Les Miserables by Victor Hugo, Charles E. Wilbour & James K. Robinson

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Hugo paces the novel masterfully, and the characters’ anti-ambiguity intensifies the force of the action and the feeling of suspense. 


A brilliant new translation by Christine Donougher of Victor Hugo's thrilling masterpiece, with an introduction by Robert Tombs. The Wretched (Les Misérables) is the basis for both the longest running musical on the West End and the highly-acclaimed recent film starring Hugh Jackman and Anne Hathaway.

Victor Hugo's tale of injustice, heroism and love follows the fortunes of Jean Valjean, an escaped convict determined to put his criminal past behind him. But his attempts to become a respected member of the community are constantly put under threat: by his own conscience, and by the relentless investigations of the dogged policeman Javert. It is not simply for himself that Valjean must stay free, however, for he has sworn to protect the baby daughter of Fantine, driven to prostitution by poverty.

Victor Hugo was born in Besançon, France in 1802. In 1822 he published his first collection of poetry and in the same year, he married his childhood friend, Adèle Foucher. In 1831 he published his most famous youthful novel, Notre-Dame de Paris. A royalist and conservative as a young man, Hugo later became a committed social democrat and was exiled from France as a result of his political activities. In 1862, he wrote his longest and greatest novel, The Wretched (Les Misérables). After his death in 1885, his body lay in state under the Arc de Triomphe before being buried in the Panthéon.

Christine Donougher is a freelance translator and editor. She has translated numerous books from French and Italian, and won the 1992 Scott Moncrieff Translation Prize for her translation of Sylvie Germain's The Book of Nights.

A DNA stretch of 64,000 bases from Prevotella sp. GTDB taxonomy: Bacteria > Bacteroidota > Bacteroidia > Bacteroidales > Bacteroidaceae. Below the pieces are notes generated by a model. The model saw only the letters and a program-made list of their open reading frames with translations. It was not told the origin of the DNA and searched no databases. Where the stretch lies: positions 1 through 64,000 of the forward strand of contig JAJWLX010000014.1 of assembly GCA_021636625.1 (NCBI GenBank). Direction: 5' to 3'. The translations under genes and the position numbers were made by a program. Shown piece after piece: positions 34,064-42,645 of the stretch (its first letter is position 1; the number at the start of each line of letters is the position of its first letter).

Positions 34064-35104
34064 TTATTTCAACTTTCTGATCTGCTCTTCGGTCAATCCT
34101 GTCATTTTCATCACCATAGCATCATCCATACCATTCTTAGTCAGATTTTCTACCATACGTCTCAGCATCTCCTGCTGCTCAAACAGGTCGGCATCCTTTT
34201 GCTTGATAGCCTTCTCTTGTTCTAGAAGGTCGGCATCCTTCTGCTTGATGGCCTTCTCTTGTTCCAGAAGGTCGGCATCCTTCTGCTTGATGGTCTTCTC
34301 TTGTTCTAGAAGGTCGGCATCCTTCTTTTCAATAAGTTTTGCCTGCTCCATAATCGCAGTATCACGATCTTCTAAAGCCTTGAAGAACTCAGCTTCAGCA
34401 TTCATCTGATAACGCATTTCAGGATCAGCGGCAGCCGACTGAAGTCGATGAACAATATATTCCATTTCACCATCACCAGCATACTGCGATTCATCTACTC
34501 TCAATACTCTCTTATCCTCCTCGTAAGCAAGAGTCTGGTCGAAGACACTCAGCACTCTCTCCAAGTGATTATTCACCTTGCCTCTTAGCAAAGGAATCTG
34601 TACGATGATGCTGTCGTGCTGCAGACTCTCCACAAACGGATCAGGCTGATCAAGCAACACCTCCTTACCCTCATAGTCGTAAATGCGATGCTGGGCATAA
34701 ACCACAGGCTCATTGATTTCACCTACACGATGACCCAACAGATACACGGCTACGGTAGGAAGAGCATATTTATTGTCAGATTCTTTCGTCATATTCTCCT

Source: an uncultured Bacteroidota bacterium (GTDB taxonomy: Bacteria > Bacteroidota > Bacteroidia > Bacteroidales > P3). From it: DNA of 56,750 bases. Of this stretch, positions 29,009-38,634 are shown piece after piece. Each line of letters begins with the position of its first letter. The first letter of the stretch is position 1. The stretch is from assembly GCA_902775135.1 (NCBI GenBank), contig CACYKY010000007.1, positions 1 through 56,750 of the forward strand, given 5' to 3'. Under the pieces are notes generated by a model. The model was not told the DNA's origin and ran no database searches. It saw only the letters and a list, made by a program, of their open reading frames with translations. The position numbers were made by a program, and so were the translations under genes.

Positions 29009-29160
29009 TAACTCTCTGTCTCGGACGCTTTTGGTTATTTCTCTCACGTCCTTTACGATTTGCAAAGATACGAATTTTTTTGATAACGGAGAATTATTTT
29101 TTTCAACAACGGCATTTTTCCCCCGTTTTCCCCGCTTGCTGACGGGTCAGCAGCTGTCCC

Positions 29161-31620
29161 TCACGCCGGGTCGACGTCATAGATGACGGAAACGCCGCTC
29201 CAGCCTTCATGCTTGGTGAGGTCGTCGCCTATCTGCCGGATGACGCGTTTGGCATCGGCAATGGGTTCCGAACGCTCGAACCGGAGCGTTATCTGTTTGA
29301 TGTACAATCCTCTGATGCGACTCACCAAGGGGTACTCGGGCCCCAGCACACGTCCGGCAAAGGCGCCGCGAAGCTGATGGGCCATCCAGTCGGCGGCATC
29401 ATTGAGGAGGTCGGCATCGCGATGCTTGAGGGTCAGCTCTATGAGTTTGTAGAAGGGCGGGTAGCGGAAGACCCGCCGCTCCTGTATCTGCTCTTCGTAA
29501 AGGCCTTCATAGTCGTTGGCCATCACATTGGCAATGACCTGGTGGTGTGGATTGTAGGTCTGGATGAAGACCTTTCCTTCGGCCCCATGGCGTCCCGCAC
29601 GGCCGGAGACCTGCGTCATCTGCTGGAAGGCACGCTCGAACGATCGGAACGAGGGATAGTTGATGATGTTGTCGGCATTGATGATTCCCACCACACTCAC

Robert Tombs is Professor of History at St John's College, Cambridge. His most recent book is That Sweet Enemy: The French and the British from the Sun King to the Present, co-written with Isabelle Tombs.


About Victor Hugo, Charles E. Wilbour & James K. Robinson

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Victor Hugo (1802-85), novelist, poet, playwright, and French national icon, is best known for two of today's most popular world classics: Les Misérables and The Hunchback of Notre-Dame, as well as other works, including The Toilers of the Sea and The Man Who Laughs. Hugo was elected to the Académie Française in 1841. As a statesman, he was named a Peer of France in 1845. He served in France's National Assemblies in the Second Republic formed after the 1848 revolution, and in 1851 went into self-imposed exile upon the ascendance of Napoleon III, who restored France's government to authoritarian rule. Hugo returned to France in 1870 after the proclamation of the Third Republic. Julie Rose's acclaimed translations include Alexandre Dumas's The Knight of Maison-Rouge and Racine's Phèdre, as well as works by Paul Virilio, Jacques Rancière, Chantal Thomas, and many others. She is a recipient of the PEN medallion for translation and the New South Wales Premier's Translation Prize. Adam Gopnik is the author of Paris to the Moon and Through the Children's Gate, and editor of the Library of America anthology Americans in Paris. He writes on various subjects for The New Yorker and has recently written introductions to works by Maupassant, Balzac, Proust, and Alain-Fournier.From the Hardcover edition.
Published April 24, 2003 by Penguin. 1234 pages
Genres: History, Education & Reference, Literature & Fiction, Other, Science Fiction & Fantasy, Romance, Action & Adventure. Non-fiction
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Critic reviews for Les Miserables
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Reviewed by Troy Patterson on Dec 18 2012

Hugo paces the novel masterfully, and the characters’ anti-ambiguity intensifies the force of the action and the feeling of suspense. 

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Reviewed by David Langness on Dec 18 2012

Reading his art may remind you who you are and why we humans create.

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The Atlantic

Reviewed by Edwin Percy Whipple on Jul 01 1962

We wish that another quarter of a century had elapsed before it found a bookseller capable of venturing on so reckless a speculation.

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Los Angeles Review of Books

Reviewed by David Ehrenstein on Dec 25 2012

Victor Hugo sings to the soul of the common man in the 21st century every bit as much as he did in the 19th. Take it away, kids!

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